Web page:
Patients excluded were those with multiple gestations, ruptured membranes, uncertain gestational ages, steroid treatment previously in the current pregnancy, delivery before completion of the steroid course, and those who were unwilling or unable to comply with the study protocol. Block randomization was performed, which ensured equal numbers of steroid and no steroid assignments, with sealed envelopes twice the target number of subjects. Eligible patients were consented and randomly assigned into either the treatment group or the no-treatment group.

The treatment group received corticosteroids, either betamethasone 12 mg intramuscular (IM) injection every 24 hours for 2 doses or dexamethasone 6 mg, IM every 12 hours for 4 doses. This treatment is identical to those given to patients between 24 and 34 weeks’ gestation at risk for preterm delivery. Both the treatment and the no-treatment group underwent a repeat test for fetal lung maturity 7 days after the initial sampling. This was performed by either amniocentesis or, if it occurred after 7 days, directly at the time of delivery. Patients undergoing cesarean delivery had amniotic fluid sampled at the time of their hysterotomy. Patients delivering vaginally had fluid taken from a vaginal pool at the time of artificial rupture of membranes. Patients were excluded for preterm delivery in <7 days after the initial amniocentesis.

Whereas different laboratory markers, lecithin-to-sphingomyelin ratio (L/S), presence of phosphatidylglycerol (PG), lamellar body count, and surfactant-to-albumin ratio (TDx-FLM-II), may be used to determine fetal lung maturity, the TDx-FLM-II is the test of choice at our institution. When fetal lung maturity is defined as >45 mg/g, we found 100% sensitivity (no cases of RDS) and 90% specificity for assessment of a mature result. The TDx-FLM-II test was found to be more sensitive with improved negative predictive values compared with L/S and had a more rapid turnaround time and lower cost compared with L/S and PG.

Our primary outcome was the percent with positive lung maturity test results (TDx-FLM-II >45 mg/g) in 1 week between the 2 groups. Secondary outcomes included increase in TDx-FLM-II value between the 2 groups as well as neonatal intensive care unit (NICU) admissions, duration of NICU stay, neonatal hyaline membrane disease, and any maternal complications associated with corticosteroid administration. A sample size calculation was performed for the primary outcome variable based on the results of earlier studies evaluating amniotic fluid indices of fetal lung maturity. One study of amniotic fluid fetal pulmonary phospholipids revealed a spontaneous weekly conversion of 18% from an immature to a mature result between 34 and 37 weeks gestation. A metaanalysis showed a marked reduction in RDS in infants delivered between 24 hours and 7 days after corticosteroid administration (odds ratio [OR] for RDS, 0.35; 95% CI, 0.26–0.46). This was extrapolated to a 51% mature result in the steroid group compared with 18% in the control group. Assuming an alpha of .05 for a 2-tailed test (given steroids could increase or potentially decrease TDx-FLM-II) and a power of 0.8, a sample size of 38 women was required in each arm of the study. Data were analyzed with STATA version 9.0 using a paired t test, Fisher’s exact test, and χ 2 test where appropriate. P < .05 was considered statistically significant.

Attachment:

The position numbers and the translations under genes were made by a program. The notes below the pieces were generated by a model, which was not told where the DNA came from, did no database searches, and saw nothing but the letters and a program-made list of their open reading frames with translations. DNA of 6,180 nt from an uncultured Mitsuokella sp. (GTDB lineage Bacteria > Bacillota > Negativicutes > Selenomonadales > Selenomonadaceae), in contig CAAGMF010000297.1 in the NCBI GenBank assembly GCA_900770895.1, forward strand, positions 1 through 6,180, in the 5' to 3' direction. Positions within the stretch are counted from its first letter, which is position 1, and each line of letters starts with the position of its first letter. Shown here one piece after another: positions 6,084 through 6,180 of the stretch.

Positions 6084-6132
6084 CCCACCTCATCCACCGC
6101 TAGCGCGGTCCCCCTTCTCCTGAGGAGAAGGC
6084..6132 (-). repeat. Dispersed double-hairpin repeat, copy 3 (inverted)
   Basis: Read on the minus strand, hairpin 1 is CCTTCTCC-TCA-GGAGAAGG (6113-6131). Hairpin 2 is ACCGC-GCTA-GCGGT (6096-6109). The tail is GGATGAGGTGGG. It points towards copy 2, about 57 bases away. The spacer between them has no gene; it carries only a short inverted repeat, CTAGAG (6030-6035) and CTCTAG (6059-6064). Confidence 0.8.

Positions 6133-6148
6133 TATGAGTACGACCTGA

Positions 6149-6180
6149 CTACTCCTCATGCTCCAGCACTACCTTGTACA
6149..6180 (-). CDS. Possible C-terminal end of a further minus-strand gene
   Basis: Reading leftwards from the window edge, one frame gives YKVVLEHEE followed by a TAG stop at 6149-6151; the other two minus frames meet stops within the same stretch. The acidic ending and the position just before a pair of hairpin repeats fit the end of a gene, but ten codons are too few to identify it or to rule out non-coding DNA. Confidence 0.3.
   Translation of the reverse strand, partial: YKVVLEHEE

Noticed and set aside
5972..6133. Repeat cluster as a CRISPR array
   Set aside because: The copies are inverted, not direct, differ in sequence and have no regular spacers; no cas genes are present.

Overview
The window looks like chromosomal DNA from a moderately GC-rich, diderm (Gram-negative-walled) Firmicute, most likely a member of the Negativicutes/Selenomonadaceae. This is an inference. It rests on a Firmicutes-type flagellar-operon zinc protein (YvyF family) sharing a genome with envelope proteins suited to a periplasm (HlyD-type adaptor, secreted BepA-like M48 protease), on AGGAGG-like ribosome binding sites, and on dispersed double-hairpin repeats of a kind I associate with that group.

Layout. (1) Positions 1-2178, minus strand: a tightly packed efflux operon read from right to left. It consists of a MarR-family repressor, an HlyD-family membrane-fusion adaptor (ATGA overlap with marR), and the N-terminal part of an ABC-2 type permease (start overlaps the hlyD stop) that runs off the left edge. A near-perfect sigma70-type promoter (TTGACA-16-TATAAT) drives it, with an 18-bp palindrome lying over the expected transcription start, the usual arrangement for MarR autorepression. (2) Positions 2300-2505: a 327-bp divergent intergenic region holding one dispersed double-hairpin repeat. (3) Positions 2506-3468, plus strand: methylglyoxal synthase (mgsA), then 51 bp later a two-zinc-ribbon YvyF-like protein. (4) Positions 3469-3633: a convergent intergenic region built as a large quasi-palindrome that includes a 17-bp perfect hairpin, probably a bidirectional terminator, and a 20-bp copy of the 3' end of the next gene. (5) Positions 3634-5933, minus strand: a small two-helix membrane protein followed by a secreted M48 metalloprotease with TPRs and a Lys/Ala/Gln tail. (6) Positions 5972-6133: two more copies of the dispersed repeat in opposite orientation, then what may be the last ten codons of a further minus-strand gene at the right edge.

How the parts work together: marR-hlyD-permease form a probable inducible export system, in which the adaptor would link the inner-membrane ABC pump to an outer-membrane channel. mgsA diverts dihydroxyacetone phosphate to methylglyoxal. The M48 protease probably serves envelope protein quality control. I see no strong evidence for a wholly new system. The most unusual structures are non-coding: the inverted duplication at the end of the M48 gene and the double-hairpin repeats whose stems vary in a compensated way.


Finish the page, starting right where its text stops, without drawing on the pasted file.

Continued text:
Thirty-two women who met the inclusion criteria were randomly assigned. Thirteen patients were randomly assigned to the steroid arm and 19 patients were randomly assigned to the no-treatment arm. Seven women, 3 in the steroid arm and 4 in the no-treatment group, delivered within 7 days of their initial testing for fetal lung maturity and were therefore excluded from the analysis. Ten women receiving IM steroids and 15 receiving no-treatment were analyzed ( Figure 1 ). There were no significant differences between the 2 groups with respect to patient age, gestational age at first amniocentesis, race and delivery mode ( Table 1 ). There were more women with diabetes and hypertension in the no-treatment group, but this was not statistically significant.

Jul 7, 2017 | Posted by in GYNECOLOGY | Comments Off on Administration of steroids after 34 weeks of gestation enhances fetal lung maturity profiles